Always good to stroll in the morning especially with these flowers around you.
I first met Paulo when I was 18. His works have inspired me to pursue my aspirations. It started with “The Alchemist” which has the same tone as my other favorite Little Prince by Antoine de Saint-Exupery. At that time, I thought it was just a one hit wonder book. But it was followed by knowing about Veronika (Veronika Decides to Die) and at that moment I know Coelho would be on top of my list to my favorite authors. I have been collecting Coelho’s books since then and each has a different tone. But have one same goal which is to evaluate one’s view towards life, love and pursuing dreams.
My first book – The Alchemist
When I first heard the word “gourmet” when I was seven years old, I instantly decided to be one. Maybe because I was the designated taste tester of the family every time my mother cooks a dish may it be for a special event or for an ordinary day. I grew up trying to be a gourmet in my own simple way. One of my favorite cuisine is Japanese even if I am not used to eating with chopsticks. Tip: one of the best way to practice is to use chopsticks in getting peanuts from a plate it worked for me. There are many Japanese restaurants and other Japanese food stands in the local scene yet it is very interesting to know how close their cooking are compared to restaurants and food stands in Japan.
Tempura is a Japanese dish of seafood or vegetable that have been battered and deep-fried. My favorite is shrimp tempura. The photo below is called tendon which is a shrimp tempura on top of a bowl of rice. While katsudon is deep fried pork cutlets, onion and egg on rice.
Ramen is a Japanese noodle dish with Chinese origin. I am used to instant ramen and decided that me and my friend cannot leave Japan without trying a bowl of the famous authentic Japanese ramen at the Shin-Yokohama Raumen Museum.
Okonomiyaki and Takoyaki
We tried this okonomiyaki at Meiji Shrine National Park. Okonomiyaki looks like a pancake and an omelette at the same time. This consists of flour, egg, cabbage, bits of squid/octopus and my favorite bonito flakes on top and glazed with a lot of Japanese mayo and okonomiyaki sauce. One serving is good for a quick lunch.
Same with okonomiyaki, takoyaki are sold in yatai – street food stalls. Takoyaki is a popular ball-shaped dumplings made of batter and cooked in a special takoyaki pan. Usually it is filled with diced octopus, pickled ginger and green onion and commonly brushed with takoyaki sauce, Japanese mayonnaise, nori and bonito flakes. We tried the famous Osaka style takoyaki and it did not fail my expectation. For only 100 yen, I had three big balls of newly grilled takoyaki. Too bad I was so engrossed in eating them I forgot to take a photo.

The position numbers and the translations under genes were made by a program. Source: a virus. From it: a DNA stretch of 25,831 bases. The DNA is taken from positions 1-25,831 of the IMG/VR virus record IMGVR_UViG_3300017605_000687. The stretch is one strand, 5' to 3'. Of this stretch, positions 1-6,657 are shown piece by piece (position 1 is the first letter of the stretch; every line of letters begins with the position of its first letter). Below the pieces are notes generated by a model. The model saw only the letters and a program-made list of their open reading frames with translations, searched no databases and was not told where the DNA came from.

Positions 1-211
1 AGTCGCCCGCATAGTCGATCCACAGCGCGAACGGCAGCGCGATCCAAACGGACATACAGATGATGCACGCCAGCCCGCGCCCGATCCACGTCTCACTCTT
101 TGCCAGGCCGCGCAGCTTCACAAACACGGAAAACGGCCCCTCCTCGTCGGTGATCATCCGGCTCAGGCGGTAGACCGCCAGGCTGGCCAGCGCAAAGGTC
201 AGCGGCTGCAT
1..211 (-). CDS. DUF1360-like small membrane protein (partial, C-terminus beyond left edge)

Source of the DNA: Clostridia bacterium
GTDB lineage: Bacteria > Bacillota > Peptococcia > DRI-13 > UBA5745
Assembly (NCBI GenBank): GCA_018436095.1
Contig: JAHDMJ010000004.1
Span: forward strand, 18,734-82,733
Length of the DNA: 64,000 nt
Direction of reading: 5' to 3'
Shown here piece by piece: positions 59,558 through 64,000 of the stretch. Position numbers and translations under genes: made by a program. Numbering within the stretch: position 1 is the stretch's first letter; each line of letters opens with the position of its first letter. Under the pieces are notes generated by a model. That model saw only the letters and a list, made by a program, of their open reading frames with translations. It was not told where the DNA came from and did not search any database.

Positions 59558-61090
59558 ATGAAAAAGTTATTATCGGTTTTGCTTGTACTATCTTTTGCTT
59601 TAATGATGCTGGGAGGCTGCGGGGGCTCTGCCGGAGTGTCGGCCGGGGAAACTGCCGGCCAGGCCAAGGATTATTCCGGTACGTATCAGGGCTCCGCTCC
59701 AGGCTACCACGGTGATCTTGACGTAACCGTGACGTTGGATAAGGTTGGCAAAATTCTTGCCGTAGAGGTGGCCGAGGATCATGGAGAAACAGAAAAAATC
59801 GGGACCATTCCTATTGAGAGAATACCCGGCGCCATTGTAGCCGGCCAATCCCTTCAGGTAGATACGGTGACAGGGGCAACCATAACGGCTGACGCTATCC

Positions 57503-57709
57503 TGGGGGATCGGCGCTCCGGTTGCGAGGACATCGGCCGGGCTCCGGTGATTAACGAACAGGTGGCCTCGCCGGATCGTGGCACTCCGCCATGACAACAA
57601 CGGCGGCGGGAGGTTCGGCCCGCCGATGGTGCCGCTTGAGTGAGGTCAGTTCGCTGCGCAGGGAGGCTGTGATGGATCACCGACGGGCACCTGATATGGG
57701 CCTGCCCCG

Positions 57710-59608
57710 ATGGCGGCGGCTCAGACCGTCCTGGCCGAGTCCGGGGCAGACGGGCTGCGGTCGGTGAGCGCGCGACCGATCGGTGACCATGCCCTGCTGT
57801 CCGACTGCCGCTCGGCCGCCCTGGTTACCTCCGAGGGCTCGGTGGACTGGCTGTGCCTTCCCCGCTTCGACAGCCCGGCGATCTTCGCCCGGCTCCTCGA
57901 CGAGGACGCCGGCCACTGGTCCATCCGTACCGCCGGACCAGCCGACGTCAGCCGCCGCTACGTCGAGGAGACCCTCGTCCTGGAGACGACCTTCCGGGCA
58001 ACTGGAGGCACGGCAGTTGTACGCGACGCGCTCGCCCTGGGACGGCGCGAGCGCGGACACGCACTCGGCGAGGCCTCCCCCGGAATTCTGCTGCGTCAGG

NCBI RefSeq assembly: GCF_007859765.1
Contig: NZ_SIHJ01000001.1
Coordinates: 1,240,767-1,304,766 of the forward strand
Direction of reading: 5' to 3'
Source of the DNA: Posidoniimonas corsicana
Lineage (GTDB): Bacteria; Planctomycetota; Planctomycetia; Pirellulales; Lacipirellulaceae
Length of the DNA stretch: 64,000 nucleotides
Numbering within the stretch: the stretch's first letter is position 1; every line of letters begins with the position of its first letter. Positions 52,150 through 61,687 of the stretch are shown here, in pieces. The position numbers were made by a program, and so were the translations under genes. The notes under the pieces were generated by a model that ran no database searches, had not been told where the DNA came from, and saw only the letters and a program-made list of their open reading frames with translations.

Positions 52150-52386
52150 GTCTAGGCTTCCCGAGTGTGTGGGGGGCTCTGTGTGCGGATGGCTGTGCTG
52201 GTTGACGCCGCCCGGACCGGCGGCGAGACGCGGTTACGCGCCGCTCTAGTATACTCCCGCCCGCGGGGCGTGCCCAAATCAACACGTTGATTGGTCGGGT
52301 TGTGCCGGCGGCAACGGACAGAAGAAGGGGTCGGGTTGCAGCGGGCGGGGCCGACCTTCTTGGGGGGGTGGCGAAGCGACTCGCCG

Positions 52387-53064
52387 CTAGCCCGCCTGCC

I also tried rice cracker covered in seaweed wrapper. I like the crunch and taste of seaweed.
Bento is a home packed meal common in Japanese cuisine. We tried different kinds of bento during the trip. What I love bentos are how Japanese prepare these meal in a way that all the types of food is in it already. From appetizer to main course (usually rice and some meat) and a little sweet thing too for dessert. We got bentos in a 24/7 store and railway and for me it passed my palate already or maybe I was just too hungry and never minded the taste. At least, every bento really filled my tummy so no complain there.
I love the appearance, the taste and the delicate preparation of Japanese cuisine. Fresh ingredients are a plus too. Next time, I need to get sake together with all of these food. ITADAKIMASU!!!!
Note: Itadakimasu is a Japanese word meaning “I humbly receive”
So what is your favorite Japanese food?
Japan has been one of my dream destination in Asia. I am very fascinated with their history and culture. When a college friend asked me if I wanted to travel to the Land of the Rising Sun I said “YES!” We encountered little bumps along the way like getting a Japanese visa, finding the best deal for airfare and creating an itinerary for the group since it was a DIY tour. I was so happy when my friend told me that we got our tourist visa, tickets and JR Pass already. All I need to do is prepare my autumn clothes and get enough Yen in my wallet. We travelled October 28 – November 7, 2010 across Japan. From the modern and busy Tokyo to the gardens and geishas of Kyoto, from the cool Hakone with the Mt. Fuji view to the food trips we did in Osaka. We had a very busy itinerary since we went to four major cities in Japan – Tokyo, Yokohama, Kyoto and Osaka. We spent more time in Tokyo and Kyoto representing the modern and old Japan. The pictures in this post did not give justice to how beautiful Japan is. The people were also very nice and accommodating even if most of the people we asked for directions were not very fluent with English, they will try to give us the correct directions or at least point us to someone who can give us the information we need. As a traveller, one of my checklist in having a great trip is how a country’s food tastes and Japan definitely got my five-star rating. From their authentic Japanese food – tempura, ramen, Japanese curry to their street food – takoyaki, okomiyaki and rice crackers which will be featured on my next post.
The Temple of the Golden Pavilion is a Zen Buddhist temple located in Kyoto Japan.
The Great Buddha located in Kotoku-in temple in Kamakura, Kanagawa Prefecture, Japan
Ghibli Museum a museum featuring Japanese anime work of Studio Ghibli and is located in Inokashira Park in Mitaka, Tokyo.
I was not able to capture everything in the photos (I am missing my Osaka photos) but my memories of Nihon will last forever. It was a great journey walking the various streets of Japan. I promise myself to come back again and I will make sure it would be in Spring.
Arigatou gozaimasu Nihon.